Slam Valve Motor, supplying
efficient steam engines for homeowners and professional solar installers
Bringing you the very latest in 18th century steam engine
The tiltable Fresnel reflector
To generate steam economically
from solar power, one requires an economical solar collector. The
tiltable Fresnel is the best choice for small to medium steam
consists of galvanized steel water pipe, evacuated tubes available as
spare parts for solar water heaters, and long strip mirrors. This
design has no moving plumbing parts, and requires mere ounces of force
to tilt each mirror to track the sun. The array itself does not move.
When mounted to a south facing
roof, the cross section to wind is very low. This low cross section
reduces strain which could be transferred to the roof. Stainless steel
reflectors are maintenance free and recommended for long lifespan.
tiltable Fresnel can be assembled easily in place by a homeowner or by
a professional installer. Mechanical tolerances are wide, the tuning
procedure compensates for many issues. The evacuated tubes require only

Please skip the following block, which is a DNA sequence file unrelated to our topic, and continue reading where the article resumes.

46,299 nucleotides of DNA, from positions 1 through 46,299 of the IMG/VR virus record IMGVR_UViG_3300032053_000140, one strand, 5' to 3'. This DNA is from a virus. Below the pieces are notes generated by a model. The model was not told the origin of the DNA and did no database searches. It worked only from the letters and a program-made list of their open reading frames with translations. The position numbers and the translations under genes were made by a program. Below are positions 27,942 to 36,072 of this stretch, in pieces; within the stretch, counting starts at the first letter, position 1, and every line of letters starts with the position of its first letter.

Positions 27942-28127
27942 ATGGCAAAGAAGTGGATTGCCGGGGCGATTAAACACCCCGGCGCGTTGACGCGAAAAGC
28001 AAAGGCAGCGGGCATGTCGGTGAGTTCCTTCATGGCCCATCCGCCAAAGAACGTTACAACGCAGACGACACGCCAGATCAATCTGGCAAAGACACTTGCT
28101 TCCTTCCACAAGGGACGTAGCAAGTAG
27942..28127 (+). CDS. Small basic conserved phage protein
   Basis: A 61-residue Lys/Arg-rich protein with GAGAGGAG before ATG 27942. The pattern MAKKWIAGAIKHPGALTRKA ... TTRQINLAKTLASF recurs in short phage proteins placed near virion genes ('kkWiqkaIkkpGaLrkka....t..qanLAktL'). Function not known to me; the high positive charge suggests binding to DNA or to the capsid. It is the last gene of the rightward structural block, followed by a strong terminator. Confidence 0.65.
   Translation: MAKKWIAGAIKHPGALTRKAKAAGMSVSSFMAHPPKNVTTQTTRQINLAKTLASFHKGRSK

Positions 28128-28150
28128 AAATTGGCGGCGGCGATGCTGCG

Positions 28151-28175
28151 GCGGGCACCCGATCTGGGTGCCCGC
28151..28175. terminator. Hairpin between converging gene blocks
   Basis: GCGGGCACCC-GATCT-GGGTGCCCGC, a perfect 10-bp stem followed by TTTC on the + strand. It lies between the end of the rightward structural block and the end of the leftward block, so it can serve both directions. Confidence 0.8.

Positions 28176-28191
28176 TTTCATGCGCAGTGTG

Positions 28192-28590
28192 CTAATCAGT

an optical gain of 3 to provide reasonable efficiency to source steam
for an engine, normal arrays run a gain of 10. Other collector designs
have gains of 50 and up, requiring precision parts and alignment. The
primary material expenses are the galvanized pipe, available at any
hardware store, galvanized and aluminum angle stock, and the mirrors.
For those who would rather not build it themselves, check out Sopogy.
King of the mirror material is #8 finish stainless steel, costing $5.50
per square foot in 4x8 sheets. Compare that with photovoltaic cells at
$60 per square foot and up. The Fresnel generates comparable
per square foot as photovoltaics. The tiltable Fresnel saves you money
by enabling you to do the work yourself. Download the instructions and
the spreadsheet tool which will help you to select the proper size and
configuration for your location. The Fresnel spreadsheet tool allows
to vary parameters like location, pipe length, shading, tube spacing,
insulation thickness, and operating temperature to see the effect on
total power generated.